Clean up blooms under camellias this month if you have not done so already. Fertilize bulbs that are done blooming with bulb food or bone meal to regenerate the bulb for the next season.

Watch roses and other plants for aphids. Lots of customers are having lots of aphids this year. Plum trees and crape myrtles are also subject to aphids among other plants. If you see curling leaves on your plum trees, check them for aphids. Spray with insecticidal soap or neem oil to help get rid of them.

If you did not fertilize in April, do it now. Many plants were under stress the last few years due to the dry seasons we have had. With the rain this year and last they are doing well and fertilizing will really help them grow vigorously and prepare them for the summer when it gets hot.

With this year being 33 years in business and 26 years in this business for me, we want to thank all our customers for your support and patronage. We will continue to strive to offer quality fully acclimated plants appropriate for our climate area at a good value. We’ve gotten through recession and drought and we are still here thanks to the support of our customers. We plan to be here for many years to come. Maybe we’ll get to 64 years. That’s a way’s out. I’d be pretty old to be working still but you never know. Mom is still at it. She is an inspiration.

Thank you and we hope to see you soon.


Organic Vegetable Gardening Class

Organic Vegetable Gardening Class
April 14th and 15th. 10 AM.

We will have organic vegetable gardening classes this Saturday and Sunday at 10 AM.
We will show you how to prepare your garden beds to grow your vegetables organically, discuss planting techniques, watering, mulching, insect control, and answer any questions you have about vegetable gardening.

Classes start at 10 AM and last about 30 minutes.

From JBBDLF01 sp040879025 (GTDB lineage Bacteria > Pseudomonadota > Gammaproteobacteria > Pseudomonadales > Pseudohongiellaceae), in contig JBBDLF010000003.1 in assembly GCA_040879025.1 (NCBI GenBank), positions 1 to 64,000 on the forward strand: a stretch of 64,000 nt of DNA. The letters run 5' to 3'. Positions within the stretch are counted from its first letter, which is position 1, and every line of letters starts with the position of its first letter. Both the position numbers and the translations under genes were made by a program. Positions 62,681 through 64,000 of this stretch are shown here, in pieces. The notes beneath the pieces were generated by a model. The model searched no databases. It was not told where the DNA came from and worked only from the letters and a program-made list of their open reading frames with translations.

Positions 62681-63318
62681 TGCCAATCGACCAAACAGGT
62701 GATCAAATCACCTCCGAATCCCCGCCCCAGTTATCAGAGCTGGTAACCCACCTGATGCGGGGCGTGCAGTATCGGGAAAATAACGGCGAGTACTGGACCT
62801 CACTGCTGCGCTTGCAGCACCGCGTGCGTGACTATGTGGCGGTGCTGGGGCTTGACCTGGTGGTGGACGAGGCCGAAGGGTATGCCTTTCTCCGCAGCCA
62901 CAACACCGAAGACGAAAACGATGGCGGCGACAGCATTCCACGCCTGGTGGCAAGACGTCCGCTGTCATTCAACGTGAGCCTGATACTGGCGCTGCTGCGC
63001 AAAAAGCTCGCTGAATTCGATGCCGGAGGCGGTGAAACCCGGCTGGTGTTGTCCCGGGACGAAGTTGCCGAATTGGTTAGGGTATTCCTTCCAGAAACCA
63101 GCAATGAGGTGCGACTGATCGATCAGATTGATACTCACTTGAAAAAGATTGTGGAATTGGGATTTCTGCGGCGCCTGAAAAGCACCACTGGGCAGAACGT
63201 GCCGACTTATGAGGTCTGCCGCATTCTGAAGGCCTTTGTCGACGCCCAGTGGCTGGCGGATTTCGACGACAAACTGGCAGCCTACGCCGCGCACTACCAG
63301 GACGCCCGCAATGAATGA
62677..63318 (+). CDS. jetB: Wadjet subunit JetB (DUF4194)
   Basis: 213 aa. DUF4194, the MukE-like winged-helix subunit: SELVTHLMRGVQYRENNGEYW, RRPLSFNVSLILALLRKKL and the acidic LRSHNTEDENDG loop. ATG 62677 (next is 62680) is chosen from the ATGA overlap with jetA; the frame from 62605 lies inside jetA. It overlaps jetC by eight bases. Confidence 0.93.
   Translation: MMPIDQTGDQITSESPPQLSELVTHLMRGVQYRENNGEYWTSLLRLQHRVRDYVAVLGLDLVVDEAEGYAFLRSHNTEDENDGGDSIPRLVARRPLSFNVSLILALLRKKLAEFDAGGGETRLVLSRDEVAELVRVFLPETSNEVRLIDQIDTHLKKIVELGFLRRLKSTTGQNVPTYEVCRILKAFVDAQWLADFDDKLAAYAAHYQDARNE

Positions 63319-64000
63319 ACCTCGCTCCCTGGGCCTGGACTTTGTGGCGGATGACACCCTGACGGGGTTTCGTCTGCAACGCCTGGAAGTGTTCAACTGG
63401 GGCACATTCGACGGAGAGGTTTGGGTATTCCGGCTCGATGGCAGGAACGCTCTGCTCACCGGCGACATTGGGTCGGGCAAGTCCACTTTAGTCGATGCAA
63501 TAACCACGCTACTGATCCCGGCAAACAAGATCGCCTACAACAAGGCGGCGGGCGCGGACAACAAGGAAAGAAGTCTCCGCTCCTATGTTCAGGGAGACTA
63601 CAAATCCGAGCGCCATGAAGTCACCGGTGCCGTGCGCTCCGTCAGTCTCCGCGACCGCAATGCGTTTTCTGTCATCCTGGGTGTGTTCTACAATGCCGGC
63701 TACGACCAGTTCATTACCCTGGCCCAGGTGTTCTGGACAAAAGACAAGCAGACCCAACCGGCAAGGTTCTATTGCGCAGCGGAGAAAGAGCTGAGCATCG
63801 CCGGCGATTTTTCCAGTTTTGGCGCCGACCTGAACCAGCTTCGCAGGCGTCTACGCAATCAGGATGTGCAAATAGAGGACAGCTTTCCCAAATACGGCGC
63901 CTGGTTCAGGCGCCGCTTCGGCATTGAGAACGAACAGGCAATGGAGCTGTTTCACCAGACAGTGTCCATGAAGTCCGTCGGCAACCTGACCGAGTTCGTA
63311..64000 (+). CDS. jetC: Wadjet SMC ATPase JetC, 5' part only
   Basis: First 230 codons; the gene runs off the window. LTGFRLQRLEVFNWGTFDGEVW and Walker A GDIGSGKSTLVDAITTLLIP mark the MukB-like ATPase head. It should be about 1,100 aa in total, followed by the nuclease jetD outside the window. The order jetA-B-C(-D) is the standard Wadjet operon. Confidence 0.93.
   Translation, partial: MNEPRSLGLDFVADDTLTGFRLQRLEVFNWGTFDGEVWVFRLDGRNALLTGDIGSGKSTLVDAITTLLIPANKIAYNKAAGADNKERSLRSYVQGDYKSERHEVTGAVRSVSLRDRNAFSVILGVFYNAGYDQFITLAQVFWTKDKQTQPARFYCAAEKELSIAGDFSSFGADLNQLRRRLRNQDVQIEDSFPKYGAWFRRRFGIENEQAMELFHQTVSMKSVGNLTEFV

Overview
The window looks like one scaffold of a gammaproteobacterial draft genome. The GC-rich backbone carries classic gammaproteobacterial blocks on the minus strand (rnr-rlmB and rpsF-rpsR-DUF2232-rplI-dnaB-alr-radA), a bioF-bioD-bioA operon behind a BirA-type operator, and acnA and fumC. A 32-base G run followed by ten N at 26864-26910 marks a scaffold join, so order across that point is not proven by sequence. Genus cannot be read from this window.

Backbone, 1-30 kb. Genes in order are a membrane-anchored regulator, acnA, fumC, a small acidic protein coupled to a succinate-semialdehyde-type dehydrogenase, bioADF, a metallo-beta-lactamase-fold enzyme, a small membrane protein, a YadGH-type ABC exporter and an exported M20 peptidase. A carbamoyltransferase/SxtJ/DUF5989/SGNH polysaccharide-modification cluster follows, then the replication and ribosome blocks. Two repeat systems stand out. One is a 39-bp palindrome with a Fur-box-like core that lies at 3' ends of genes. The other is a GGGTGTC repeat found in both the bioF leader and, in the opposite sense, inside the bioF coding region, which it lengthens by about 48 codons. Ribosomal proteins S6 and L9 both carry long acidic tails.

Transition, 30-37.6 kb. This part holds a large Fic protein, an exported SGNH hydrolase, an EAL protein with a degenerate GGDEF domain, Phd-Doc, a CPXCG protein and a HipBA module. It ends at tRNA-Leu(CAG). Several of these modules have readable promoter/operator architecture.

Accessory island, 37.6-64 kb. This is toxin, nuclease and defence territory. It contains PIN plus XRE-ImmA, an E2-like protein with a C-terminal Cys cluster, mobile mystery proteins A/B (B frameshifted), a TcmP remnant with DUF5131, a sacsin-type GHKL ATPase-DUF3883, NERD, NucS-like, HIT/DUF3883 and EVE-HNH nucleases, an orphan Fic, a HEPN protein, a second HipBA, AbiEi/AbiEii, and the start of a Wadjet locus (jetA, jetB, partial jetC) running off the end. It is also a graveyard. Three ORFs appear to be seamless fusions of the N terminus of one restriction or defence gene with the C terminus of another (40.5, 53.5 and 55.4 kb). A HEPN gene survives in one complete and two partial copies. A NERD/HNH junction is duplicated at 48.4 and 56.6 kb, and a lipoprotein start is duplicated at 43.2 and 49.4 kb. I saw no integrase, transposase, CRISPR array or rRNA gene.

No charge and no need to register for the classes. Just show up.

We also have and excellent selection of vegetable starts for planting your vegetable garden.

We hope you can make one of them,

Organic Vegetable Gardening Class Schedule Change

Due to the rain, the Saturday Organic Vegetable Gardening Class is rescheduled for next Saturday the 14th. Class for Sunday the 8th is still on at 10 AM.

With the weather forecast for 3″ of rain Friday into Saturday this week we are rescheduling the Organic Vegetable Gardening Classes. Saturday the 7th is cancelled. Sunday the 8th is still on at 10 AM. Saturday the 14th we will have another class at 10 AM and also Sunday the 15th at 10 AM.

There is no charge for the class and no need to register or sign up. Just attend the class that fits your schedule.

Hope to see you there,


March 2018 Newsletter

Seed potatoes


March has started out a bit cool this year. Winter decided to come a bit late. It actually is still winter by the calendar until the 20th which is the first day of spring. Lots of nice rain to start off the month. My rain total for the winter up through the end of February is 15.25″ so far since October here at the nursery. As I write this, we had another 1.5″ overnight last night and more rain coming through Friday at least. Last year at this point we were at 38 inches for the same period.